Interested? First you need to have your tumor genetically analyzed. (This is something that I think all cancer patients should do! That’s where the science is going, so ask your doctor about it.) You and your doctor can find more information at the SIGNATUREwebsite, where you can also find a number to call. If you qualify, Stein says, the time from first phone call to receiving the experimental drug is 2 weeks, sometimes 3.
SIGNATURE is one of dozens, even hundreds, of new research models being tried out by scientists around the world. You can find a good overview of what’s going on here. Experts say it’s likely that other companies will now follow Novartis’ lead, leading to a shift toward more patient-friendly processes in future research.
As we learn more and more about varied genetic profiles of cancer, researchers need more and more data. That data has to come from us, the patients, so get involved! You’ll probably help yourself, and who knows, you may also help the world.



15 comments:

  1. It seems more and more people are getting cancer. It pays to find out the best way of approach for treatment. Visiting from Blogger's Corner.

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    1. early detection is the best defense by far....but allowing more advanced patients a much quicker path to new drugs benefits everyone!

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  2. We hear of so many people getting cancers of all types, Clinical trials that will help to find cures would be so good to have.

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    1. many,including me,are wary about just how far these tests will be allowed to go on if a drug shows promise. Doctors,hospitals,Big Pharm all have a vested interest in not finding cures....but I would be happy if they could just stop ONE type of cancer...

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  3. Is cancer on the increase. So many people I know have been effected :(

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    1. Cancer is still very prevalent,the causes are so many now. But advances are slowly making its way forward,just very slowly.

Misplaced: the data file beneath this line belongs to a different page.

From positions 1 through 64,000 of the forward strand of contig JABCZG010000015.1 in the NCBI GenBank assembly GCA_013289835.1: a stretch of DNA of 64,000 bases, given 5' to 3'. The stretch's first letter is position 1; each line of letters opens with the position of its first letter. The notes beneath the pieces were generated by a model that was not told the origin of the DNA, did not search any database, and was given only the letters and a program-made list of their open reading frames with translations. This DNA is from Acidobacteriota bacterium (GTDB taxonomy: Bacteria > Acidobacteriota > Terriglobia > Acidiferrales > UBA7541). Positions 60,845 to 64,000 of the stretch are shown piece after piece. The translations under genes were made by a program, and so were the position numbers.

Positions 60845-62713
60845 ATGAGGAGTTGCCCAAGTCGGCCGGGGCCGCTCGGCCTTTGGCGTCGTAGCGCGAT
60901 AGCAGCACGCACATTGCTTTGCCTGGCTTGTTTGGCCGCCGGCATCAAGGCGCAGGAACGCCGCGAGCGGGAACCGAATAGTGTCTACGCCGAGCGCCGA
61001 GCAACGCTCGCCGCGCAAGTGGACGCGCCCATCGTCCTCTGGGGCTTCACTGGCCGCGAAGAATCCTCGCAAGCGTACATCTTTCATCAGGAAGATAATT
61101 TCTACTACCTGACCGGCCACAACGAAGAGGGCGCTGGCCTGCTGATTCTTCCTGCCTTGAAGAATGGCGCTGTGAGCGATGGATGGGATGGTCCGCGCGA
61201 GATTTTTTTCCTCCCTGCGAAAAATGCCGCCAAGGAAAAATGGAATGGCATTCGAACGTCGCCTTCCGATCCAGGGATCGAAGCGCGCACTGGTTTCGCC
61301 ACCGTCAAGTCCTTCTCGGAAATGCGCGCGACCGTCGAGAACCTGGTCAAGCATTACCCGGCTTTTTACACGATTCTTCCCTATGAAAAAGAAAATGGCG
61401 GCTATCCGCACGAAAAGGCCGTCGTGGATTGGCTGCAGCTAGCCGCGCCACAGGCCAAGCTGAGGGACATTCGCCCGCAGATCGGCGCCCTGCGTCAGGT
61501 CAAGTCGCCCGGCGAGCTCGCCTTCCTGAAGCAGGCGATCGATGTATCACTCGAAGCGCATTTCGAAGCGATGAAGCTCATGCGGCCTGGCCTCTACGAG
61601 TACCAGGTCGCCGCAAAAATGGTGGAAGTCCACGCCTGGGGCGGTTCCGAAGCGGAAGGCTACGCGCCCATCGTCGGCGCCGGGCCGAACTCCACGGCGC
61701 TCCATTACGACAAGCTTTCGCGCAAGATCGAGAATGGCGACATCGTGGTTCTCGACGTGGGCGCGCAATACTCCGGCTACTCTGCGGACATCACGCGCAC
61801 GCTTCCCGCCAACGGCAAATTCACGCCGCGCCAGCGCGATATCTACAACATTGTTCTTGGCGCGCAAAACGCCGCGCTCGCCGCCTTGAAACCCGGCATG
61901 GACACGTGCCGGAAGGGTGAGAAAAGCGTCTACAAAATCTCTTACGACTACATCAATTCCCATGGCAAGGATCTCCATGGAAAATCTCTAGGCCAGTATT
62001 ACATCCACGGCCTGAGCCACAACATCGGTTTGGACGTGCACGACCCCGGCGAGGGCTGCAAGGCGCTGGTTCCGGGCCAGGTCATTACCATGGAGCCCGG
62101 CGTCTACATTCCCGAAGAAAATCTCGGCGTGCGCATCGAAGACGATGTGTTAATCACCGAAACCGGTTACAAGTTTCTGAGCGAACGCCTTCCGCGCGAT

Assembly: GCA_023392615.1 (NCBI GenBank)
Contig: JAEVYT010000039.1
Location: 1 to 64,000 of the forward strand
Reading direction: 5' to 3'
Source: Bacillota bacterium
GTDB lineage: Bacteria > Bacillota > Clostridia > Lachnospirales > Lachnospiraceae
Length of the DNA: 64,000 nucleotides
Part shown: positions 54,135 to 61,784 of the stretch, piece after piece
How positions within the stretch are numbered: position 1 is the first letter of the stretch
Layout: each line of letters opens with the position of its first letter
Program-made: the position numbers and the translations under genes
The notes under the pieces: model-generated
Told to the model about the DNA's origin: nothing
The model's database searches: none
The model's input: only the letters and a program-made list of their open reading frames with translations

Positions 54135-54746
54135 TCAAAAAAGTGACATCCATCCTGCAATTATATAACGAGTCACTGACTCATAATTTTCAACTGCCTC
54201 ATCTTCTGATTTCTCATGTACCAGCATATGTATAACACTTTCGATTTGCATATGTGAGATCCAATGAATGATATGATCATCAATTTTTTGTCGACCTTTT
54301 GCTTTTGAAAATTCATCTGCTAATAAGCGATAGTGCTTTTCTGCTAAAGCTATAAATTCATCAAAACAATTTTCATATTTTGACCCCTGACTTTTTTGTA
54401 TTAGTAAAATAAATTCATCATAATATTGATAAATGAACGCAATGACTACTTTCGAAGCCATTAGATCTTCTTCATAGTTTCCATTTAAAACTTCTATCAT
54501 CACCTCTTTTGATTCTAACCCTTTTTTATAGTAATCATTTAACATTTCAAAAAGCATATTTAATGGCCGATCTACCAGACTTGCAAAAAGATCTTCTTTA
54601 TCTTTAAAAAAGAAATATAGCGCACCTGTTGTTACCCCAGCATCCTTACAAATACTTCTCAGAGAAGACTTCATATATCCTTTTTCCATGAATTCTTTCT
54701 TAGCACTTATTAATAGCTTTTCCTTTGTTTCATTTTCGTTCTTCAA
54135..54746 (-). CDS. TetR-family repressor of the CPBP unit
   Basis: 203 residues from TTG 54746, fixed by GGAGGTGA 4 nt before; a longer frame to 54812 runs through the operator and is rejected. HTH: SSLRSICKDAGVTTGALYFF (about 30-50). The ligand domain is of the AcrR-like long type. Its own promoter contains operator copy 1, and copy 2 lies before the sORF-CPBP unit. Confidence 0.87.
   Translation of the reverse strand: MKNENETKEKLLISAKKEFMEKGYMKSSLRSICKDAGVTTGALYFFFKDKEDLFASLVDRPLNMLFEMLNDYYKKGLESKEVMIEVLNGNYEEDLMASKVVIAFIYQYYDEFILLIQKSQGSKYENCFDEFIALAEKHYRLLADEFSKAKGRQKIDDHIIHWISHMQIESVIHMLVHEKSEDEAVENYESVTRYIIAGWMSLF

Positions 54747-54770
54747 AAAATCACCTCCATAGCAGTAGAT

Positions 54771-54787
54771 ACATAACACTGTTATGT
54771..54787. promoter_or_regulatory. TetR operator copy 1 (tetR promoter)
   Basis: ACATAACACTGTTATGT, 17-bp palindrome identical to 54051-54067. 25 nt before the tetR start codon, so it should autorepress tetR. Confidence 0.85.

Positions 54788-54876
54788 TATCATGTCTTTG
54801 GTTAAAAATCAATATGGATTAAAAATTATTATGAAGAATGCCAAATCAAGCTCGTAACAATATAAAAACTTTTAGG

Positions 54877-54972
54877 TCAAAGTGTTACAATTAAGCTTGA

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  4. If this cancer is growing, the treatment must be improve and be very effective..

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    1. agree with you 100%. Doctors have to change as well...a huge blow to us was our oncologist refused to give up...and by the time we knew Lori's cancer was advanced,it was too late for any clinical drug tests. Doctors must give the patient a little time and options for their own treatment.

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  5. Cancer is such a scary thing. It's good though that clinical trials are now more accessible!

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    1. Yes....wholeheartedly agree, Marielle

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  6. Thanks for sharing this post. Clinical trials are important in finding a cure for all types of cancer.

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    1. Thank you Holley,please feel free to share this blog with your readers

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  7. It is great to detect cancer growth early because that way you just get rid of it IMMEDIATELY!

    Lawrence Bergfeld

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    1. True,provided you have a good doctors. We had Oakwood Medical and they are beyond terrible....

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  8. I have noticed younger people getting cancer too. Age 25-50, it's such a challenge. Thank you for sharing. I shared too.